Patients with gastroesophageal reflux disease, who do not find relief with diet or medication, often seek alternative therapies. One new therapy showing promise is a type of surgery called magnetic sphincter augmentation (MSA). This surgery involves the insertion of a small flexible band of magnetic beads around the lower esophageal sphincter to help keep food from coming back into the esophagus.
The device is designed so that swallowing forces a temporarily break in the magnetic bond between the beads allowing food to pass through normally. Then the magnetic attraction of the beads is designed to close the lower esophageal sphincter immediately after swallowing to prevent food from coming back up.
Over 1000 patients worldwide have been implanted with the MSA device. At this point, the surgery is deemed safe (Lipham et al., 2014). Patients who have had this surgery have also seen an improvement in their health and have reduced their daily dependence on medication according to a 2013 report in the New England Journal of Medicine.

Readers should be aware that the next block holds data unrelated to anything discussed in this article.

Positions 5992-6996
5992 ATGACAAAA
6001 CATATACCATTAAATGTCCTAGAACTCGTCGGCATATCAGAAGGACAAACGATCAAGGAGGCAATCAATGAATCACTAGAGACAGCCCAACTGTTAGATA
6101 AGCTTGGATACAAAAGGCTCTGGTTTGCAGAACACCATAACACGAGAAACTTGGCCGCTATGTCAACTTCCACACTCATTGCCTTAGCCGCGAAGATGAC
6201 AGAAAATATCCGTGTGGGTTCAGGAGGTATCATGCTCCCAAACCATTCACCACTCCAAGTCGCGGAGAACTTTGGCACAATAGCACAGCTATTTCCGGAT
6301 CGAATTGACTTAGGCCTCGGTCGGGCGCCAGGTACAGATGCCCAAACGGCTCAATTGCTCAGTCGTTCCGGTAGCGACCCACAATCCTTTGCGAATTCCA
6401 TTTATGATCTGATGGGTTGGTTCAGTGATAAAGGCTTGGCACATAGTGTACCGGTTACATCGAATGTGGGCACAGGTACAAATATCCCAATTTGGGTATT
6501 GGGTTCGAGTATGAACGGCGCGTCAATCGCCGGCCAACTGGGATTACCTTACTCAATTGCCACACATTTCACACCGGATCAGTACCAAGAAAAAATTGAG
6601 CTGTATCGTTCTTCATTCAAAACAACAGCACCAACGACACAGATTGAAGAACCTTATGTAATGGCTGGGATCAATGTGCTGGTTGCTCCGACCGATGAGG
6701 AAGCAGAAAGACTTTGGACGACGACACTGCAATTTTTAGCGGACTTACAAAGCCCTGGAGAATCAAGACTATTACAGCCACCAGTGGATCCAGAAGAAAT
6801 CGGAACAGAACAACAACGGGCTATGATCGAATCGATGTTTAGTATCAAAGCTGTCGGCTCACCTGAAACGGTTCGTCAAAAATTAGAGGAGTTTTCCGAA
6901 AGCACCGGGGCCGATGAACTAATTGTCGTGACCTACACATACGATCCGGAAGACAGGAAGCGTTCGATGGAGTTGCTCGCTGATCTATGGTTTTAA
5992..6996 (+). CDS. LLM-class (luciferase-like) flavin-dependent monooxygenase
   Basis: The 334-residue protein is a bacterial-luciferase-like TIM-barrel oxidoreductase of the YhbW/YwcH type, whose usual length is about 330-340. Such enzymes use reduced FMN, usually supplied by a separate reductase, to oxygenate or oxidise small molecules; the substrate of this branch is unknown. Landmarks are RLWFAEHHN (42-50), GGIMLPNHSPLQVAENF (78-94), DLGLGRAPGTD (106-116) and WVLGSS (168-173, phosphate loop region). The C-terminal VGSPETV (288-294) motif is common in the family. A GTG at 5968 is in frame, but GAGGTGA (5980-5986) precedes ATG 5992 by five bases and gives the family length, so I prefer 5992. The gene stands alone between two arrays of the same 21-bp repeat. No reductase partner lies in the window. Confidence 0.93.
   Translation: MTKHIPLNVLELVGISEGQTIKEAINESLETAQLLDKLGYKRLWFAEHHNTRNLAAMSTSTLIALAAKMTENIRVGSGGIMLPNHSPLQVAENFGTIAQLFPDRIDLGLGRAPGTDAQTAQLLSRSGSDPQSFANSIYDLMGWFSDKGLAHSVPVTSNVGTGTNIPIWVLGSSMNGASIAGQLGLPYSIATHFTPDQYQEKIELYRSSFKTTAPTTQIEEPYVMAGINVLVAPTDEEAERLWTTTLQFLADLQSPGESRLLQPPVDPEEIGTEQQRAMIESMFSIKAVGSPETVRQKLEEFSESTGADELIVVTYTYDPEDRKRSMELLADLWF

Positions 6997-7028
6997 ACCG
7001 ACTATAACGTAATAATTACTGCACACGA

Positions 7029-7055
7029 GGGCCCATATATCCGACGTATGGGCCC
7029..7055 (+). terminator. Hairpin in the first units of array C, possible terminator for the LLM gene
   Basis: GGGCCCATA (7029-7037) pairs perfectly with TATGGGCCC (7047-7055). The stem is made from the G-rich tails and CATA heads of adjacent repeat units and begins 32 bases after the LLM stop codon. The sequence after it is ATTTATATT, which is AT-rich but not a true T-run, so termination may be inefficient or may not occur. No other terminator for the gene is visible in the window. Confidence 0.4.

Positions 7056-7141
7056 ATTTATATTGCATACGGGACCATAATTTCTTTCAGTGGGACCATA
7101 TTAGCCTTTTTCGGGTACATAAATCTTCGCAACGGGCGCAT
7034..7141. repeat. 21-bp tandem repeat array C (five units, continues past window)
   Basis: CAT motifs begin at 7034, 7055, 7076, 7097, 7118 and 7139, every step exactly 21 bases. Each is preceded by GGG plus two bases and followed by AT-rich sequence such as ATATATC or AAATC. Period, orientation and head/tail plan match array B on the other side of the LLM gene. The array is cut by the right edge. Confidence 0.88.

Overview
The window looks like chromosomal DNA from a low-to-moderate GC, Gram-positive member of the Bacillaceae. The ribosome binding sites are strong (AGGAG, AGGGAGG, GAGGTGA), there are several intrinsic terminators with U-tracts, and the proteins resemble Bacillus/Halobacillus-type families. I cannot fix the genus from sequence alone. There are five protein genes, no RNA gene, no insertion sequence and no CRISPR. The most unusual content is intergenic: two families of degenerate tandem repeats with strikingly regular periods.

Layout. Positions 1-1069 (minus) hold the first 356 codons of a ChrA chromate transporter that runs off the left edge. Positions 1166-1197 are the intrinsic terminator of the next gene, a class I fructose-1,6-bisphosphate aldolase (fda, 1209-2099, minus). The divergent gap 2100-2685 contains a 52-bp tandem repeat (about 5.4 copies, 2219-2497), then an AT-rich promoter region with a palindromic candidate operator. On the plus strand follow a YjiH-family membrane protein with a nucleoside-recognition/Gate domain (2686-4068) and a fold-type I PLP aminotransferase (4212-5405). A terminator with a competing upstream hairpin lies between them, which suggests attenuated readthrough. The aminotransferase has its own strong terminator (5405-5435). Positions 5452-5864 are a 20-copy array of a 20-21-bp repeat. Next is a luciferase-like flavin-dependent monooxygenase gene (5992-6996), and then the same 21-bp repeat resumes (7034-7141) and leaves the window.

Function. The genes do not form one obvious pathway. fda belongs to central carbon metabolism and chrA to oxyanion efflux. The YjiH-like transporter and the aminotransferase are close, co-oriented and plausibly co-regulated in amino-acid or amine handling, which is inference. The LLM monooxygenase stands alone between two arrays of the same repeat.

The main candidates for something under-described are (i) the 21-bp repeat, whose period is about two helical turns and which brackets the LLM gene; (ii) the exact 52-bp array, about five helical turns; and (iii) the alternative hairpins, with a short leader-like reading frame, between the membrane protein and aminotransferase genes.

This discovery is good news for the reflux community and great news for individuals who have not had success with other reflux treatments.
The MSA device has been approved by the FDA. However, there are certain precautions to keep in mind. As with almost all complicated conditions, all treatment options should be explored, starting with the least invasive first. Surgery is still surgery and even the best surgeons will tell you to avoid it when possible. And finally, each bead on the magnetic device contains a neodymium iron boron magnetic core coated with titanium. No one knows the long-term impact of internal exposure to these materials, especially for patients who may have a suspected allergy to certain metals.
You should talk to your doctor if you think magnetic sphincter augmentation may be helpful to you.
Published On: June 12, 2014